Coronavirus: Covid-19


It seems only right that I should write this from a UK perspective. This is indeed one of those rare events, so world encompassing that every nation will be telling their own story of struggle against the virus, that there is really no need to put it into any other perspective. I will consider this economically – I believe the most sudden and major impact this virus has had, has been how governments have responded to it fiscally. To state the situation in the UK as unique would be an exaggeration when looked upon in the macroeconomic sense, and when compared with other G7 Nations, but the UK has taken to the extremes in some regards…

On the one hand, Brexit negotiations (called off momentarily because several chief negotiators have contracted Covid) were a means for the Conservative party orthodoxy to drag the UK into an independent regulatory sphere and in doing away with the “red tape” embark on the sort of laissez faire style state capitalism we so often associate with the United States. The sceptics of this project, myself one of them, saw this as an extension of deep rooted Conservative ideas that have prospered in UK politics since the 1980s.

I’m going to quote one of Margeret Thatcher’s most famous speeches here, and this should explain why the announcements from the government last week were particularly surprising:

I think we have gone through a period when too many children and people have been given to understand “I have a problem, it is the Government’s job to cope with it!” or “I have a problem, I will go and get a grant to cope with it!” “I am homeless, the Government must house me!” and so they are casting their problems on society and who is society? There is no such thing!

Speech to Conservative Party Conference (9 October 1987)

Some commentators have indicated the UK response to Covid-19 reflects the wider influence of the socially democratic responses in line with European ideology, but general decision making since Thatcher’s election in 1979 with regards to the economy had been to further privatisation and neoliberalism. This pattern, minus only a few examples, became the model for much of the world following the end of the Cold War.

The Cameron Ministry initially elected in coalition with the Liberal Democrats in 2010 also followed this mantra imposing heavy cuts of emergency services, the courts, the armed forces and the NHS, and in ten years dramatically changing the social nature of the UK and prompting both reactionary and progressive sentiments against these changes.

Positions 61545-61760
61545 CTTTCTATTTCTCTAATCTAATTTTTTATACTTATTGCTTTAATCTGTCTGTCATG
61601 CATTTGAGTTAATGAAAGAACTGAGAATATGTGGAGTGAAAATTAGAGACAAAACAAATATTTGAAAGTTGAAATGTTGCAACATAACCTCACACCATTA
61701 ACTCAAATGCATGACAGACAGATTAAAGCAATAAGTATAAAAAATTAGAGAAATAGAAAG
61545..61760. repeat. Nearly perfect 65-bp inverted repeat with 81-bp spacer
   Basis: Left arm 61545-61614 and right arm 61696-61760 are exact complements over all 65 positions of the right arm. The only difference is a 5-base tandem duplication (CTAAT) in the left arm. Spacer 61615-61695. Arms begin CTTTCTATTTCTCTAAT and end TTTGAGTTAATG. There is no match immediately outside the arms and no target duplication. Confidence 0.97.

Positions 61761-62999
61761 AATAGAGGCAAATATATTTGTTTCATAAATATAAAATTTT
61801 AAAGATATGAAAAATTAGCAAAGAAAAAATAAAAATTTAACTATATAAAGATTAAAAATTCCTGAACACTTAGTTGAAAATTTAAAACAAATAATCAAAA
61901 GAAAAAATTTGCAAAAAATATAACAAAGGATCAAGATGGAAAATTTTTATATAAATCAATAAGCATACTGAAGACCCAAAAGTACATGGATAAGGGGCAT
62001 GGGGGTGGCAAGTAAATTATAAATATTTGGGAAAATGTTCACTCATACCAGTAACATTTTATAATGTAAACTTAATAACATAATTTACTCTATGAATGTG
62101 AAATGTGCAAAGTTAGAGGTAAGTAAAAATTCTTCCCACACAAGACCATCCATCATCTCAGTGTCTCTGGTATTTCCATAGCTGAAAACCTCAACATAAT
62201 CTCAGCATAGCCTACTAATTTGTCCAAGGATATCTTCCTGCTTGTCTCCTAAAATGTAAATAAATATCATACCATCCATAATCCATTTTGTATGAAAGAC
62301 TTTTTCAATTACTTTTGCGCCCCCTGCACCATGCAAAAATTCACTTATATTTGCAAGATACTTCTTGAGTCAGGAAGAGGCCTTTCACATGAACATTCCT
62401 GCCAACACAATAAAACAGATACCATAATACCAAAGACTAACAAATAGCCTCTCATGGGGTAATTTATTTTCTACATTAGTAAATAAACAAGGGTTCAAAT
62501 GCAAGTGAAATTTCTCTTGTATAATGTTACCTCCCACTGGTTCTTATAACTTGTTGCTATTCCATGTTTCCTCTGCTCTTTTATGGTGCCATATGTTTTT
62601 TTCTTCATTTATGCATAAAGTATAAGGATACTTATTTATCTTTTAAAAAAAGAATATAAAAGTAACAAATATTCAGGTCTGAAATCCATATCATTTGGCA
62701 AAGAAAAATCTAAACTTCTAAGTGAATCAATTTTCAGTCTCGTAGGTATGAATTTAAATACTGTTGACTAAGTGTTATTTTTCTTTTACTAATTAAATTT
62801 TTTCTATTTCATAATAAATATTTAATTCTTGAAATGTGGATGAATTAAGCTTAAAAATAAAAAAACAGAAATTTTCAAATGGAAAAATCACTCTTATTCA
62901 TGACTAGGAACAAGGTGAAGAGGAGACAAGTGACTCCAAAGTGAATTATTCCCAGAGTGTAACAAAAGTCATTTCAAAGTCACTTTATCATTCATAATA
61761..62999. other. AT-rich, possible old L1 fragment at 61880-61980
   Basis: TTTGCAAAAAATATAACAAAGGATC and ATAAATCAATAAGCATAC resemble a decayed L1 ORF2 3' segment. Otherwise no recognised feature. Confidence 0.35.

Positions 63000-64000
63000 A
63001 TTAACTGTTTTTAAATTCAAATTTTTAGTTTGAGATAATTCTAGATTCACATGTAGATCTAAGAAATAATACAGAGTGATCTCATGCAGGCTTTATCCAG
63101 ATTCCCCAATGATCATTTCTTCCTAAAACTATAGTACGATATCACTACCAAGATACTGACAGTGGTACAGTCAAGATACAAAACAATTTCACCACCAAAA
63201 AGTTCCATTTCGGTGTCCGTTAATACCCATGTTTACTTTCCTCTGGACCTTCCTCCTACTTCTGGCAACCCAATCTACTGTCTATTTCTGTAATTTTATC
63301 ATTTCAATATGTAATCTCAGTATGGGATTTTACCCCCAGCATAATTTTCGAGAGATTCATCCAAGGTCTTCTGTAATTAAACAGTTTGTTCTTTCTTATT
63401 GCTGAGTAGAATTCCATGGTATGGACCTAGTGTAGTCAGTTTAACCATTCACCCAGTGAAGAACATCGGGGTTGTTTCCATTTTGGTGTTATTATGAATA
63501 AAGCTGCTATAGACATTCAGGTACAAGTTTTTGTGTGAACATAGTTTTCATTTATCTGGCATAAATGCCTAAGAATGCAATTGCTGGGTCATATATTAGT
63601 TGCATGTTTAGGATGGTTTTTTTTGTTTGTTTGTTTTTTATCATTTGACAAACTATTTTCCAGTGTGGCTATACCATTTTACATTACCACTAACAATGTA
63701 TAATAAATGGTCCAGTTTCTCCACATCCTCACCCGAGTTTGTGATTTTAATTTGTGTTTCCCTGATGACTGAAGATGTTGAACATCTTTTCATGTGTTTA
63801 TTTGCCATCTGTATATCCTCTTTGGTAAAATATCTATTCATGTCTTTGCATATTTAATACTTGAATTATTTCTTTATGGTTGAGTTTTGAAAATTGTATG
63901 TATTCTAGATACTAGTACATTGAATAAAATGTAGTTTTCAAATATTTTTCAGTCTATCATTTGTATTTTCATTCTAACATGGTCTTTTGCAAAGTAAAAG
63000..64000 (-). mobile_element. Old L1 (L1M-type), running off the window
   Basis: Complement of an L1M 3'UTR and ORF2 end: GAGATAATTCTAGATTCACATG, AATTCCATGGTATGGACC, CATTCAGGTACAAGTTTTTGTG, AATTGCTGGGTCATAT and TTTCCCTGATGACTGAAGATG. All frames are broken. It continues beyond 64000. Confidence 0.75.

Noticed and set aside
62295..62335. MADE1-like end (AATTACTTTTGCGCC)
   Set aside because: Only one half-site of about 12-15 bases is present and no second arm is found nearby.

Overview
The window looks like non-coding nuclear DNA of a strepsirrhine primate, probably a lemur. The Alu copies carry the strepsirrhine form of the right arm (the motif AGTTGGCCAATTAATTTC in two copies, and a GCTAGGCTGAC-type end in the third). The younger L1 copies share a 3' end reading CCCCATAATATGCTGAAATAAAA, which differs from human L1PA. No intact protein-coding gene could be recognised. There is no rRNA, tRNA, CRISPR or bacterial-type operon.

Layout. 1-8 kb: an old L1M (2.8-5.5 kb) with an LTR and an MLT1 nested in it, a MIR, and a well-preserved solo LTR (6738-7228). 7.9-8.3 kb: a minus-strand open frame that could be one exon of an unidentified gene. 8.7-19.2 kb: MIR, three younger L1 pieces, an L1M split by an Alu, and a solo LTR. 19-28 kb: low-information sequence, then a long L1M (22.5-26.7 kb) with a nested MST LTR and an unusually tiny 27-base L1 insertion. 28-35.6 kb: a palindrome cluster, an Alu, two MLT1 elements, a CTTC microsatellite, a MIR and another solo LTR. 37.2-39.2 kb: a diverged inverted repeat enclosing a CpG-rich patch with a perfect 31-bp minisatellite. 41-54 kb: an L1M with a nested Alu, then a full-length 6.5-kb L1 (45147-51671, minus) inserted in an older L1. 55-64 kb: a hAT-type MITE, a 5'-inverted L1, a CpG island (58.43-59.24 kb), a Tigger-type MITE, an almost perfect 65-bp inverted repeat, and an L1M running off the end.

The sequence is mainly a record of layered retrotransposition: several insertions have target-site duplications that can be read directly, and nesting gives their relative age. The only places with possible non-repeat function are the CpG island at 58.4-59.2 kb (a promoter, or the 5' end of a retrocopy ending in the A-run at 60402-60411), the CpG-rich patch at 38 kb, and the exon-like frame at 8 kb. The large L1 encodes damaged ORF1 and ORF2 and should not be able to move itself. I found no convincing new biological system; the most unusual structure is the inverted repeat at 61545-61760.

Following the resignation of Sajid Javid as Chancellor of the Exchequer, Rishi Sunak was appointed on the 13th February 2020. On the 11th of March, he announced his first budget, detailing some modest budget increases. Already at this stage, there were rumours Coronavirus may prompt a recession further down the line. Less than a week later the orthodoxy was in meltdown, as the scale of the Coronavirus pandemic became obvious, world governments were coming to realise this would take all of their efforts and everything in their fiscal power. £300 billion was announced in the form of government- backed loans for businesses and an extension of business rates relief as emergency measures against the pandemic. Three days later, he announced further measures including a commitment to pay 80% of the salary for staff unable to work, up to a maximum of £2,500 per month, if their employer retained them on their payroll. This was the first time a British government had created such an employee retention scheme.

The announcement means, in essence and at least for a short time, the government has nationalised the entire UK economy, under a Conservative government. In the UK, the impossible really has been achieved. On the social front, another impossibility – a future discussion of the future of the UK, beyond Brexit. The debate now seems parochial and backwards, already a feature of an old world.

I will conclude this with final sentiment from Harold Macmillan who served as Prime Minister between 1957 and 1963, in his most famous quote (although he never uttered it) but so often is attributed to him, has been brought to light again in the media with regards to the current crisis.

A journalist asks him “what is most likely to blow governments of course?”

His reply:

“Events, dear boy, events.”

Author: Ross Mackay
The writer is a journalist on Middle Eastern affairs, defence and social relations based in Portsmouth, UK. He is also a novelist and travel writer with an interest in Islamic cultural heritage, cultural evolution and social development

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